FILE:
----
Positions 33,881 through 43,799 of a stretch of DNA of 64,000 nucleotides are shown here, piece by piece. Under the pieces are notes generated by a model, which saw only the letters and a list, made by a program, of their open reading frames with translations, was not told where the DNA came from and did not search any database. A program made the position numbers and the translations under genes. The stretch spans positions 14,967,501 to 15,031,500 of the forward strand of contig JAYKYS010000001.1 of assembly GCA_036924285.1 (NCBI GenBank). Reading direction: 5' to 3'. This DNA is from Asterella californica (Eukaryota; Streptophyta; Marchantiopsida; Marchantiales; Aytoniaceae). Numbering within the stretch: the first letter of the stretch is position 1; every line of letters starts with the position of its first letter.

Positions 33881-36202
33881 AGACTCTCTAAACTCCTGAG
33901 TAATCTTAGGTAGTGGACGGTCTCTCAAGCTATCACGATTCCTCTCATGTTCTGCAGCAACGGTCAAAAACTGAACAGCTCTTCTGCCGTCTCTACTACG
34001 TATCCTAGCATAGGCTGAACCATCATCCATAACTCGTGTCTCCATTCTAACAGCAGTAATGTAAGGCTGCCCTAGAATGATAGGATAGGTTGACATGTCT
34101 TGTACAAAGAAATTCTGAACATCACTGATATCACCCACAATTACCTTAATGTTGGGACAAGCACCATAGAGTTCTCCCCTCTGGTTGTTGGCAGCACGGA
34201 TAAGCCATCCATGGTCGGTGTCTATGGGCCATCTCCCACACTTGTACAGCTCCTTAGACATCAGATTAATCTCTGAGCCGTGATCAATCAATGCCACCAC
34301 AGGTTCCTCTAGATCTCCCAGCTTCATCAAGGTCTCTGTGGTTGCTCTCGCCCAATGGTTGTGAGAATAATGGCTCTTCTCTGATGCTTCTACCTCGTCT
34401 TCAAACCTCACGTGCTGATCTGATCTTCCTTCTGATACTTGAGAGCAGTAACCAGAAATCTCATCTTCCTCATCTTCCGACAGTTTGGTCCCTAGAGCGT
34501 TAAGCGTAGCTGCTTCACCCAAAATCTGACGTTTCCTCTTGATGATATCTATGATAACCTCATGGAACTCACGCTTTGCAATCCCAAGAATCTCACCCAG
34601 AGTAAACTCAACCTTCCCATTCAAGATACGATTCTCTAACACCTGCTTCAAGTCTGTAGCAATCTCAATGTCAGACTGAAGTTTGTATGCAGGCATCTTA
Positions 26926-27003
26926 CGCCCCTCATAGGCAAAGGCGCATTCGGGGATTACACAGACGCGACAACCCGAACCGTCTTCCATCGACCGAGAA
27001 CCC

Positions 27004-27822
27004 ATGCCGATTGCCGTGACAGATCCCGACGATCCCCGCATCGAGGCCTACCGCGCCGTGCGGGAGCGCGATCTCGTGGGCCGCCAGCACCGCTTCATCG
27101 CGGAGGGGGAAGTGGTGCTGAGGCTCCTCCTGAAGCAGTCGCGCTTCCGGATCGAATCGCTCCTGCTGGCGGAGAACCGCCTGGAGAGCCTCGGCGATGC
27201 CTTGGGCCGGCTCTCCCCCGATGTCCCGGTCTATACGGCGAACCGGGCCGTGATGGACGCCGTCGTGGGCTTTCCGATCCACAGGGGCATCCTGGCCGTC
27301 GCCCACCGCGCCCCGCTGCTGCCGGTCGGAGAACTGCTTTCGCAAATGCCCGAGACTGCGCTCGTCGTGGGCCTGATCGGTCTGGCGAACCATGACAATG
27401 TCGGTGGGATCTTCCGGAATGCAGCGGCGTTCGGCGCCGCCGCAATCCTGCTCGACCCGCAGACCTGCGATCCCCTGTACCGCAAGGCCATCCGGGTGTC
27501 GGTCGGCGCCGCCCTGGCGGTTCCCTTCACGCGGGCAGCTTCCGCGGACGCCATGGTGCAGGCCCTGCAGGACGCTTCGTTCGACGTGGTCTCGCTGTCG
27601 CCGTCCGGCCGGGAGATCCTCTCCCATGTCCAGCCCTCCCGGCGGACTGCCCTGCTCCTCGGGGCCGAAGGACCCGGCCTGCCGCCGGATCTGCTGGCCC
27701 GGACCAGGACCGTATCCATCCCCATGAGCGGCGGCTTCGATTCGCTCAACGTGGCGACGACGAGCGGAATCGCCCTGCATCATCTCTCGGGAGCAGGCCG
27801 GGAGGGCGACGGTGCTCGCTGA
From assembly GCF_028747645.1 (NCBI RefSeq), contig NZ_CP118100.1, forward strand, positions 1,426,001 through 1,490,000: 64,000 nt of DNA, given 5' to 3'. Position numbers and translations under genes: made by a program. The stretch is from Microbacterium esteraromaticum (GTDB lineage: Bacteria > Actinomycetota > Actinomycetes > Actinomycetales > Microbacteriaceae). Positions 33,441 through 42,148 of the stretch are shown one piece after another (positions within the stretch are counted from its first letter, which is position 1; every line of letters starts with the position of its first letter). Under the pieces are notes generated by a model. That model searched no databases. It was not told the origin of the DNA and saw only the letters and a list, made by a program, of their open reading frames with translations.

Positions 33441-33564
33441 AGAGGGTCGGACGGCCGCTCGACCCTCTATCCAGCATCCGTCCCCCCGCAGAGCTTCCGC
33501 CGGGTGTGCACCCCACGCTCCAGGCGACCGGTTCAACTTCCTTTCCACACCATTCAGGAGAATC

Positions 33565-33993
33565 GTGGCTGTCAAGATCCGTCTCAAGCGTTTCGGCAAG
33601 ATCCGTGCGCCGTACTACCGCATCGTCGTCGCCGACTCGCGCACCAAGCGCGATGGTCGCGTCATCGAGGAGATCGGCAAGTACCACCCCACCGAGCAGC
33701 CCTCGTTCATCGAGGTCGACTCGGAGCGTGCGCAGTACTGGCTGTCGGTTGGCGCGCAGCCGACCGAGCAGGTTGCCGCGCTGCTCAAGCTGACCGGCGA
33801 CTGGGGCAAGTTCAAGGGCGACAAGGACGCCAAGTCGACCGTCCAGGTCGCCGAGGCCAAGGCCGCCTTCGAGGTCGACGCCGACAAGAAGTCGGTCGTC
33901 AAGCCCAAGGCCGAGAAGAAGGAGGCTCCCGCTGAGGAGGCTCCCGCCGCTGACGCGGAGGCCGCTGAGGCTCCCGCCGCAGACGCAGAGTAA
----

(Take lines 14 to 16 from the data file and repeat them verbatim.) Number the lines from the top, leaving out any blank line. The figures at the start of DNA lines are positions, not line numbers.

27001 CCC

Positions 27004-27822
27004 ATGCCGATTGCCGTGACAGATCCCGACGATCCCCGCATCGAGGCCTACCGCGCCGTGCGGGAGCGCGATCTCGTGGGCCGCCAGCACCGCTTCATCG